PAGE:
Aerial shoot of a cargo ship mooring in a harbour

Mark Clintworth has a responsibility for shipping at the European Investment Bank, the lending arm of the European Union which is also the world’s largest multilateral lender and the biggest provider of climate-related finance. He insists that funds are potentially available for the right project provided it is eligible under bank lending rules; that it is a proven technology and has a strong business case. This last point constitutes another hurdle, however. Bankers obviously want certainty over payback, but many new energy-saving technologies have no significant track record. It’s not a good start, from a financing point of view.

Progress is also hampered by shipping’s complex contractual relationships and who pays the bunker bill. In the dry and liquid bulk trades, time charters are widely used as the contract between charterer and owner. In such arrangements, charterers foot the fuel bill. Owners, therefore, have little incentive to invest in vessel efficiency gains. “The split incentive between charterers and owners is arguably the most pressing and difficult question to answer when it comes to shipping’s sustainability drive,” observes Silverstream’s Silberschmidt. “Whilst we are beginning to see some contractual changes in the market, further changes are needed.”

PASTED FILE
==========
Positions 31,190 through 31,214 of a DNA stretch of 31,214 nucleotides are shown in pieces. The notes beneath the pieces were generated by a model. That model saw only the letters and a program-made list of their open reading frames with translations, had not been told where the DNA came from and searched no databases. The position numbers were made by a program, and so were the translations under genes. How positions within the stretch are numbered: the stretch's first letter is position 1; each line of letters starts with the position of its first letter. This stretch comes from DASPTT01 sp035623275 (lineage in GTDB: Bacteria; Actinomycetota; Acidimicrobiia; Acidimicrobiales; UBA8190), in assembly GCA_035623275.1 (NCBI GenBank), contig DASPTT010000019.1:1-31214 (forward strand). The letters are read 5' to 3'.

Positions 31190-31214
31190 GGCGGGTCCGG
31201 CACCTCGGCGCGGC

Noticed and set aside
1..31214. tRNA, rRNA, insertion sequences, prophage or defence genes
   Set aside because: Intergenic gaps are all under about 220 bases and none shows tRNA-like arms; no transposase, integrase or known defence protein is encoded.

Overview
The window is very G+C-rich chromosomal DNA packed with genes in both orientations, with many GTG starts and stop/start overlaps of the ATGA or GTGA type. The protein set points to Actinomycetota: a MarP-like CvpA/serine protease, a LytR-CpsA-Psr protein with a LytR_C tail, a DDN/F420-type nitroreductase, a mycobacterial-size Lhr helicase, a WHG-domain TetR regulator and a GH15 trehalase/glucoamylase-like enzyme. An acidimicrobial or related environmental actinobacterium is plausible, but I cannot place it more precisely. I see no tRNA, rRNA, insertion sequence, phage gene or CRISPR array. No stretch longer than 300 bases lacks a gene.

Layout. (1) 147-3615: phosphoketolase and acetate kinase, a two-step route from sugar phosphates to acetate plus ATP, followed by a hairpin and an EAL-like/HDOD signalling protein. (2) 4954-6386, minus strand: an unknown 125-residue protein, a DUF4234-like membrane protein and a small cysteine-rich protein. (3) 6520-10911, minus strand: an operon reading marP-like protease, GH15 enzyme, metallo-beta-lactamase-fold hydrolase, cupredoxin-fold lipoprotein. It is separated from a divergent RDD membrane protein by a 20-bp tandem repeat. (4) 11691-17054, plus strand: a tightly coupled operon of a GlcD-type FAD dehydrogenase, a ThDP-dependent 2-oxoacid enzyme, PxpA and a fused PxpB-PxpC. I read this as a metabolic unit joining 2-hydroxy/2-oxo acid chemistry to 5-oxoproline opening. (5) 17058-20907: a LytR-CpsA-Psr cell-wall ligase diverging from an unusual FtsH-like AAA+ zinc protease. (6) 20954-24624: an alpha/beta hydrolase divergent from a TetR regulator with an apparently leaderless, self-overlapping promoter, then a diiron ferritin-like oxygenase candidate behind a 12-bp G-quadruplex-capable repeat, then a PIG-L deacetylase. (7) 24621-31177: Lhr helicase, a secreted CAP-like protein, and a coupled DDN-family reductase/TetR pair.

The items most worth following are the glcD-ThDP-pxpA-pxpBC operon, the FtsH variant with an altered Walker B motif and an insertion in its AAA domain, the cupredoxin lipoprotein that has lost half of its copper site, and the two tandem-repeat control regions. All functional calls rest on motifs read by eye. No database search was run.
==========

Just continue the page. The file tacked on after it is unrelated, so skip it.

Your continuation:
Poseidon Principles

In June 2019, LR collaborated with leading shipping banks and organisations, including the Global Maritime Forum, to develop a pioneering set of principles that will integrate climate considerations into lending decisions and will promote responsible environmental stewardship and socially responsible behaviour throughout the maritime value chain.

The Poseidon Principles are consistent with the policies and ambitions of the Initial GHG Strategy adopted in April 2018 by member states of the IMO. The Principles will evolve over time as the IMO adjusts its policies and regulations and when further adverse environmental and social impacts are identified for inclusion.

Speaking about the Poseidon Principles, LR’s CEO Alastair Marsh commented: “Zero-emission vessels must enter the fleet by 2030 at the latest if the maritime industry is to successfully meet the IMO ambitions of at least 50% reduction in greenhouse gases by 2050.”

“The introduction of these industry-first Principles demonstrates that ship finance is determined to support shipping’s decarbonisation challenge across the maritime value chain and also support other factors such as the energy transition,” Marsh said. “As a strategic member of the GMF, LR is committed to working with all the Poseidon Principles partners to support the evolution of this landmark initiative.”

Norwegians and Japanese front runners